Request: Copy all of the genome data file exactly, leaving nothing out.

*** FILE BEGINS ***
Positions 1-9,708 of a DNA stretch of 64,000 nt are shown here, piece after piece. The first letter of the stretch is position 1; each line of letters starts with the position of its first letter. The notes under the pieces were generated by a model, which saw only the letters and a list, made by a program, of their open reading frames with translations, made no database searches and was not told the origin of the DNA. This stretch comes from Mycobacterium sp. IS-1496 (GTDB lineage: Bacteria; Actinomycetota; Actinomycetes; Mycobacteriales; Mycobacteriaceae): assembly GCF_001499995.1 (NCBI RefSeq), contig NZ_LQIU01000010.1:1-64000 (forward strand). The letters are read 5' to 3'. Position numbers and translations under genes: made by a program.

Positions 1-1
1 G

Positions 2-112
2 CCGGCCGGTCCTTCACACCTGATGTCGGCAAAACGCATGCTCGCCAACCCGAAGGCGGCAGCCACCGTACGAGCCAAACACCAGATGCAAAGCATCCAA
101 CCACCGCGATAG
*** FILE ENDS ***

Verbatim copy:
Positions 1-9,708 of a DNA stretch of 64,000 nt are shown here, piece after piece. The first letter of the stretch is position 1; each line of letters starts with the position of its first letter. The notes under the pieces were generated by a model, which saw only the letters and a list, made by a program, of their open reading frames with translations, made no database searches and was not told the origin of the DNA. This stretch comes from Mycobacterium sp. IS-1496 (GTDB lineage: Bacteria; Actinomycetota; Actinomycetes; Mycobacteriales; Mycobacteriaceae): assembly GCF_001499995.1 (NCBI RefSeq), contig NZ_LQIU01000010.1:1-64000 (forward strand). The letters are read 5' to 3'. Position numbers and translations under genes: made by a program.

Positions 1-1
1 G

Positions 2-112
2 CCGGCCGGTCCTTCACACCTGATGTCGGCAAAACGCATGCTCGCCAACCCGAAGGCGGCAGCCACCGTACGAGCCAAACACCAGATGCAAAGCATCCAA
101 CCACCGCGATAG